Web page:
How to live a life that feels meaningful

by | September 2018


If your compassion does not include yourself, it is incomplete.

Jack Kornfield (contemporary author on Buddhism)

If looking after yourself feels self-centred or selfish, then this month’s topic could well be for you! Caring for yourself does not need to be about navel-gazing, it’s acknowledging that if we are to live a life that feels meaningful, including assisting others along the way, then that requires some self-investment.

It can be useful to think of four main areas in life that need our attention: physical, mental, emotional, and spiritual wellbeing. Here are some ideas:

Physical: exercise, relaxation, and nutrition
Mental: learning, becoming clear on what we think and believe, mental calmness
Emotional: listening to how we feel, and asking what helpful actions are called for; making time for activities that make us feel good; making time to talk about our emotions with those closest to us
Spiritual: cultivating our sense of belonging and sensing we are part of something greater than ourselves; developing life purpose.

So this month, using the list above, take some time to ask yourself the question “Am I looking after myself well?”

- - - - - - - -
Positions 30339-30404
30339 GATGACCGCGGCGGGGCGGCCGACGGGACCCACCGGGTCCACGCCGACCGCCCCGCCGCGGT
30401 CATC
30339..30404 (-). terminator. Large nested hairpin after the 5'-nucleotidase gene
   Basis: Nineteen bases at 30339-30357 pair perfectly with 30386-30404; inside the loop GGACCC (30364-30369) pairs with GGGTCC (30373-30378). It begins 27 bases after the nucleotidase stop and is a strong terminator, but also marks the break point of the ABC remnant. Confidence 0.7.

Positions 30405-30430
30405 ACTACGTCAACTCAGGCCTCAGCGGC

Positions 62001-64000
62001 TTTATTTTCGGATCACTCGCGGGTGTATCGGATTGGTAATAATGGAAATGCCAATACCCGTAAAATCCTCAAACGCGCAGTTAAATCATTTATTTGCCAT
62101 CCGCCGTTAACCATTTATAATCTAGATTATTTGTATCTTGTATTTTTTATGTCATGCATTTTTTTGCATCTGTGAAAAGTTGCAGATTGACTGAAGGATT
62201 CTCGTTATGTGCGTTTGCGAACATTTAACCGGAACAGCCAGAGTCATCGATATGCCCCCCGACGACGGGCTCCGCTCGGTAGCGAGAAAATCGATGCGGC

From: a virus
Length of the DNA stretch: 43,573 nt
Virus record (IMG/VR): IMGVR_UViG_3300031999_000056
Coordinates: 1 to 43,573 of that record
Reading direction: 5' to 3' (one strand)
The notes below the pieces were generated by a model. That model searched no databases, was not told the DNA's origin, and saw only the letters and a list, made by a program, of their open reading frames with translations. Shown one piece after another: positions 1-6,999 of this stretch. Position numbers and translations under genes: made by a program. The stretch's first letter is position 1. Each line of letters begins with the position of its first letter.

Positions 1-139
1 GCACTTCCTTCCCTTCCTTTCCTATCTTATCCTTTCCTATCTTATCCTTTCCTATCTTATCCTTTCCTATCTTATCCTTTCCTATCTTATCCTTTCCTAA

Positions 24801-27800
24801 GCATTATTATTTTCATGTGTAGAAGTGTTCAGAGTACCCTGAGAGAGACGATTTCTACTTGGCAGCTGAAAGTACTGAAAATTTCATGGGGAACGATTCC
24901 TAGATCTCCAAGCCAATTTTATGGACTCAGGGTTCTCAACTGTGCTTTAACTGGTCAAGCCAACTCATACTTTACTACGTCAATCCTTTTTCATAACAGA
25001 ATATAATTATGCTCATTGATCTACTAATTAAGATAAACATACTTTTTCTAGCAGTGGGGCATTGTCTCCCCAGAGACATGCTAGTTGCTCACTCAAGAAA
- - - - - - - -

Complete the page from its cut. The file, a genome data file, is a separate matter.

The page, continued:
During the month choose two or more of the topics above as areas you are going to focus on. Then make an agreement with yourself that for a minimum of 15 minutes every day you will do something that adds to that area in your life.

Take time to do nothing and rest. Doing nothing well can be very challenging! Leave your phone in another room, don’t turn on the TV, don’t read a book. Just stop, rest, look around and notice.



How to gain control of your free time.
Laura Vanderkam, an author on time management, says it’s all about prioritising. Imagine yourself at the end of the year – write your own performance review and group email about what you did on your holidays. What would you like to be saying in them? Now, make it happen!

Why we all need to practice emotional first aid.
Why do we spend more time caring for our bodies, than taking care of our minds? Psychologist, Guy Winch, talks about the importance of taking our mental and emotional wellbeing seriously.

How to make stress your friend.
In this interesting and entertaining talk, psychologist Kelly McGonigal points to research that suggests it’s not so much that stress is bad for you, but that you think it is bad for you. Perhaps time to think differently about stress…


17 ways to take better care of yourself.
Suggestions for looking after yourself from seventeen different people whose business is to know how to look after yourself.

Self-care for those caring for others.
If caring for ill or elderly friends or family members is a part of your life, don’t forget to care for the carer.

Self-care strategies for overall stress reduction.
From making sure you sleep enough to the benefits of hobbies, here’s a list to keep you well occupied in your self-care.